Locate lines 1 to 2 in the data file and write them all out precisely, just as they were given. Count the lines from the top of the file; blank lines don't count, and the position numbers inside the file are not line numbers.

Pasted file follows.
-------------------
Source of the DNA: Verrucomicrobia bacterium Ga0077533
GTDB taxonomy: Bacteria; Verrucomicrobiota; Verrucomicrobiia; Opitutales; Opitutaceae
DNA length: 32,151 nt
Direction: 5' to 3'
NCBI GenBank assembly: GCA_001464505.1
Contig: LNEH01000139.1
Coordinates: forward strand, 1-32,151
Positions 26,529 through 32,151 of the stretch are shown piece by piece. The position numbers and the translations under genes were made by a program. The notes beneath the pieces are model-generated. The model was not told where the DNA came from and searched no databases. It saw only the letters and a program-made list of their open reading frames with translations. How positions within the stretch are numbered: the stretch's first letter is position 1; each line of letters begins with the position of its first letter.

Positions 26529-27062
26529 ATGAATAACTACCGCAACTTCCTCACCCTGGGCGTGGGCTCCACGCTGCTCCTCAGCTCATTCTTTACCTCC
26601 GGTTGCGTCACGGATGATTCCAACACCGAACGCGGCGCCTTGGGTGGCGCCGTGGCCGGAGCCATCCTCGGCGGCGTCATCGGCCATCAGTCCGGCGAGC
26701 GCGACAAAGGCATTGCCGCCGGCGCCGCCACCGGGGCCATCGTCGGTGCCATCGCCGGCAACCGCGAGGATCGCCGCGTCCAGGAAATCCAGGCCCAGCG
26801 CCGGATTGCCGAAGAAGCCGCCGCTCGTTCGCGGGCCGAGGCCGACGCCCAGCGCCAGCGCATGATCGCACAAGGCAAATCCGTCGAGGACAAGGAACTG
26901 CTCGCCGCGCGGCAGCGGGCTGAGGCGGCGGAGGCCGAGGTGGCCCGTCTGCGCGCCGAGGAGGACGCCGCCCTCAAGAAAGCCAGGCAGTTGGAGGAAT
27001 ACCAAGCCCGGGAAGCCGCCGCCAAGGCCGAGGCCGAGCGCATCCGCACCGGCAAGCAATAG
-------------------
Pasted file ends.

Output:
Source of the DNA: Verrucomicrobia bacterium Ga0077533
GTDB taxonomy: Bacteria; Verrucomicrobiota; Verrucomicrobiia; Opitutales; Opitutaceae